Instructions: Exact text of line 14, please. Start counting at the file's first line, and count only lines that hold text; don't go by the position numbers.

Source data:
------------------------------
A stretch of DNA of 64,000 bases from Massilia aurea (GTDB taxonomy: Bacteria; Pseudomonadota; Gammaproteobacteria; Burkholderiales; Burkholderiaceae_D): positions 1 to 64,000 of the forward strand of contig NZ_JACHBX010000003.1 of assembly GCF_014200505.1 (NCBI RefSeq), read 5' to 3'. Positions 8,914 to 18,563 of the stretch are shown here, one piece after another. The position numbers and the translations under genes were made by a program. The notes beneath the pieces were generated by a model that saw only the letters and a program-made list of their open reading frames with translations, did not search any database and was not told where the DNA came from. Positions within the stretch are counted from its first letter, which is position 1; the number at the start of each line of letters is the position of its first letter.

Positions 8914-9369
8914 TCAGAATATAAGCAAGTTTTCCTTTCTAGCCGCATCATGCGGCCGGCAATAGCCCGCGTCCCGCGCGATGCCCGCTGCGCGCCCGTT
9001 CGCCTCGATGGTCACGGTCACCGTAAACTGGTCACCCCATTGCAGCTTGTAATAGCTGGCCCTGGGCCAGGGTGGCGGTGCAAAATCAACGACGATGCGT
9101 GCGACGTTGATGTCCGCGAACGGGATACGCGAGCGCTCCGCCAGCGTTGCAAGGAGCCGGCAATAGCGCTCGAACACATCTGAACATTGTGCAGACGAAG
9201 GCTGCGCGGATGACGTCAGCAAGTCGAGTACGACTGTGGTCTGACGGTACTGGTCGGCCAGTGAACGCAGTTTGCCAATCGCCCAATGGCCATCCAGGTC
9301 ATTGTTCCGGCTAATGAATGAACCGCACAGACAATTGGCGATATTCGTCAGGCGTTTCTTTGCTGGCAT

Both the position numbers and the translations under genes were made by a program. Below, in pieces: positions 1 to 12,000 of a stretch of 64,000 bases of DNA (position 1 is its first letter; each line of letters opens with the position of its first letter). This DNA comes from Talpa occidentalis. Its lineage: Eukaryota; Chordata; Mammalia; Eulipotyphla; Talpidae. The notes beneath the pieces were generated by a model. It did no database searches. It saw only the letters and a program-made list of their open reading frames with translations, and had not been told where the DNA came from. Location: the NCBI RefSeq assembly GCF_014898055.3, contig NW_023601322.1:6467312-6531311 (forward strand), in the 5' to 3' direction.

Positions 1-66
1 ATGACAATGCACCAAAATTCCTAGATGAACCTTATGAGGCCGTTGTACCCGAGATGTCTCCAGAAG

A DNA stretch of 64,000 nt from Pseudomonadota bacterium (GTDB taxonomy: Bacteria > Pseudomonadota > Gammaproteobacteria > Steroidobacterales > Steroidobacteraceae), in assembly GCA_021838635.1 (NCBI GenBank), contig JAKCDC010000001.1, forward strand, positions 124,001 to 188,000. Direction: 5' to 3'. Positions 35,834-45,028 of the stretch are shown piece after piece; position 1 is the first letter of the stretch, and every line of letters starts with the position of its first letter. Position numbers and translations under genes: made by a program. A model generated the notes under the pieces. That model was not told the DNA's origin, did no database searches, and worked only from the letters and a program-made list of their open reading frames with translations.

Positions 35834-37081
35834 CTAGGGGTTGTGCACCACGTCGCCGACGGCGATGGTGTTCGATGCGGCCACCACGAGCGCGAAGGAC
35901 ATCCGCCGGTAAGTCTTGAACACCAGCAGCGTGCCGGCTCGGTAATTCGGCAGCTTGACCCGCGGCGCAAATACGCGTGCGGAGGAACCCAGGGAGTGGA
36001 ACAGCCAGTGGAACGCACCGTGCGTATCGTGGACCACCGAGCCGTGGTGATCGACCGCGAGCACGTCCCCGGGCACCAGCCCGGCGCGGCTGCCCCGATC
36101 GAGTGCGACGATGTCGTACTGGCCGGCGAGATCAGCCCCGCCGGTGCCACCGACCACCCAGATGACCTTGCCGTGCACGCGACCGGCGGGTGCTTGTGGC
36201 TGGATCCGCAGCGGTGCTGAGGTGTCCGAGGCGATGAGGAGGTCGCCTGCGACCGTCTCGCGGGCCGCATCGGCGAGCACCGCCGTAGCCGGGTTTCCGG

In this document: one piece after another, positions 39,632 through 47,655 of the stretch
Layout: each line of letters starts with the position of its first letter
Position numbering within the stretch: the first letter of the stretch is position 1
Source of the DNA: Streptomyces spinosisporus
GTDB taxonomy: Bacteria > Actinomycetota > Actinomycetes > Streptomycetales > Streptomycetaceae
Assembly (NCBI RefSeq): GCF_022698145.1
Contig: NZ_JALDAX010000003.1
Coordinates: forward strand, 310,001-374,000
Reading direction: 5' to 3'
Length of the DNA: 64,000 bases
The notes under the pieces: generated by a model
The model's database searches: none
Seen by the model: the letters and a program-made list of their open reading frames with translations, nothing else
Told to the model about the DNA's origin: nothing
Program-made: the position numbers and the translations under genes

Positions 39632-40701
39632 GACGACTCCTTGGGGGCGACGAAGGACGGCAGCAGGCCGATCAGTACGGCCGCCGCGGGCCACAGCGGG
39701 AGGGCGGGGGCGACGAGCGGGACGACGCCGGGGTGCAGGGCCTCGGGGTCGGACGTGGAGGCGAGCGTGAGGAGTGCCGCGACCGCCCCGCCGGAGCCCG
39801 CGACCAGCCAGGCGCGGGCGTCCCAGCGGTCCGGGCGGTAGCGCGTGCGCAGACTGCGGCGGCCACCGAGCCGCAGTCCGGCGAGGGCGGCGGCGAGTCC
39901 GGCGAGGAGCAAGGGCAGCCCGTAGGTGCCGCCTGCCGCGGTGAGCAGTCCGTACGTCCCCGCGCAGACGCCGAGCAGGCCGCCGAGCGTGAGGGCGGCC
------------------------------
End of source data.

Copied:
35901 ATCCGCCGGTAAGTCTTGAACACCAGCAGCGTGCCGGCTCGGTAATTCGGCAGCTTGACCCGCGGCGCAAATACGCGTGCGGAGGAACCCAGGGAGTGGA